7  UN (2015) "The Millennium Development Goals Report"
8 UNFPA (2012) “Giving birth should not be a matter of life and death.”

A well trained midwife does much more than deliver babies. A midwife working at the heart of the community and within a functioning health service is able to visit women to give care, advice and support – before, during and after pregnancy.

Many countries have invested in bicycles or motorbikes for midwives, enabling them to travel to remote communities more easily and to provide more frequent visits and support to more pregnant women.

Antenatal care by midwives can identify problems and prevent some complications, referring cases where necessary – for example, if it is a multiple pregnancy, if the baby is very small or very large, or if the baby is not in a good position for delivery.

Community health

In many countries, the job of delivering babies falls to traditional birth attendants – often older respected women in the community who help mothers to give birth. They are not certified or licensed and as a result, their level of education, training and skills, and the quality of care they provide can vary dramatically.

Opinion is divided over the role of the traditional birth attendant. Some traditional birth attendants use practices that can be harmful to a mother and her baby; for example, sitting on a woman’s belly to force the baby out, using butter to attempt to turn a baby in the wrong position, or using herbs to treat infections rather than seeking medical care.

As a result, countries have, at various times, put bans in place to prevent traditional birth attendants from practising or being trained, but community health workers can perform a life-saving role in their home villages when midwives are not available.

Training community health workers to give basic advice to pregnant women, to treat some complications, and to refer women to health facilities when there are problems can make a dramatic difference.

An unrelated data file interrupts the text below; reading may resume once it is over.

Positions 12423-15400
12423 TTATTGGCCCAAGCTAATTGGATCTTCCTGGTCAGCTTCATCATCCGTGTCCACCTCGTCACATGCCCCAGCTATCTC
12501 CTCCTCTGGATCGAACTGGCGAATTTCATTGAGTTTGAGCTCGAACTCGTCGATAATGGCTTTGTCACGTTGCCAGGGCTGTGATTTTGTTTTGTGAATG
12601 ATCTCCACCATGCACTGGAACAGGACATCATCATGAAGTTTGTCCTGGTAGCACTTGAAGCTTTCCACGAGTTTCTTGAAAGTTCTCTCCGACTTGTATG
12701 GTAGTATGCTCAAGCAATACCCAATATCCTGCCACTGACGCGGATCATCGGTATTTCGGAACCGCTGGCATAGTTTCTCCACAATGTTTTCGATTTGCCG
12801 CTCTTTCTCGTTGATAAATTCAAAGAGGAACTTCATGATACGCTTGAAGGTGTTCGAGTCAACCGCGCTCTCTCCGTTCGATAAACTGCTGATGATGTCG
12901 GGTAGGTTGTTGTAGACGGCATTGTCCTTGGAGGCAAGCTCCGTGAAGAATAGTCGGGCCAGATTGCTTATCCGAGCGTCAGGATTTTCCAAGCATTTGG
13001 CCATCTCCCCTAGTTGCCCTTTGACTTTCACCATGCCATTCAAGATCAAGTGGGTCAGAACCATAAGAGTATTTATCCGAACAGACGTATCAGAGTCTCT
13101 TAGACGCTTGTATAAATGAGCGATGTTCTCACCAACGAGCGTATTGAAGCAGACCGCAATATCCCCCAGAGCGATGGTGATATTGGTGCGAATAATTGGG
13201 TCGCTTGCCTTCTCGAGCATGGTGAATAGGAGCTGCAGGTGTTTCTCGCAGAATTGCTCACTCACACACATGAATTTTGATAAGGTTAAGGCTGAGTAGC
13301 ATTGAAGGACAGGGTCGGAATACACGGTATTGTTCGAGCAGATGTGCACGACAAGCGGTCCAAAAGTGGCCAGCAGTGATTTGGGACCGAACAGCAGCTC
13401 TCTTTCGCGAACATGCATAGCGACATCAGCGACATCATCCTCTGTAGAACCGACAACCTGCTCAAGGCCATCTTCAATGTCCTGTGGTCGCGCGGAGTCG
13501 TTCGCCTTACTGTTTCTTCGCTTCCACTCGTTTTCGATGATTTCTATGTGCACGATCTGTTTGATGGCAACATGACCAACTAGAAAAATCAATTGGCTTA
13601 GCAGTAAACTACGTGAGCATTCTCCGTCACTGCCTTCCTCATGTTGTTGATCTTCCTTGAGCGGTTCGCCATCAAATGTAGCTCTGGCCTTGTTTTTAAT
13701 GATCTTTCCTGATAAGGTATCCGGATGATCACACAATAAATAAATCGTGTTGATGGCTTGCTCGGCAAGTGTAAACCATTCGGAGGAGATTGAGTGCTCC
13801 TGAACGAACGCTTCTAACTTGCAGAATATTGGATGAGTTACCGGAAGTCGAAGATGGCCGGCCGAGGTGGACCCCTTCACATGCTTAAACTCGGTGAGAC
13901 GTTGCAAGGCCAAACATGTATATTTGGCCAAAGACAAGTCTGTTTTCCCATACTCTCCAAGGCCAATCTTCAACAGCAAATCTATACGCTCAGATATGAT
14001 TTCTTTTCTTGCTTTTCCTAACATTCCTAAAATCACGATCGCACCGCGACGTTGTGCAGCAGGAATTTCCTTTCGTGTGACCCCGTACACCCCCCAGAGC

Family planning

Family planning can save women’s lives and safeguard their future health. It prevents unwanted pregnancies, reduces exposure to the health risks of childbirth and abortion, and gives women more time to care for themselves and their children.

Clean drinking water and sanitation

The lives of new mothers and babies are being put at risk due to a lack of safe drinking water, good hygiene and an adequate number of toilets.

Each year diarrhoea kills around 760,000 children under five, and is a leading cause of malnutrition. 9

The world met the millennium development target of halving the proportion of people without ongoing access to safe drinking water, five years ahead of schedule in 2010. While this is a remarkable achievement, much still remains to be done.

In 2015, 663 million people still lack improved drinking water sources and 2.4 billion people still lack improved sanitation facilities. 10

9 WHO (2013) “Diarrhoeal disease.”
10 WHO & UNICEF (2015) “Progress on sanitation and drinking water.”

Starving children

Every hour of every day, 300 children die because of malnutrition. It’s an underlying cause of more than a third of children’s deaths – 2.6 million every year. 11 This disproportionately affects children in the poorest countries, who are two times more likely to be chronically malnourished than children in developed countries. 12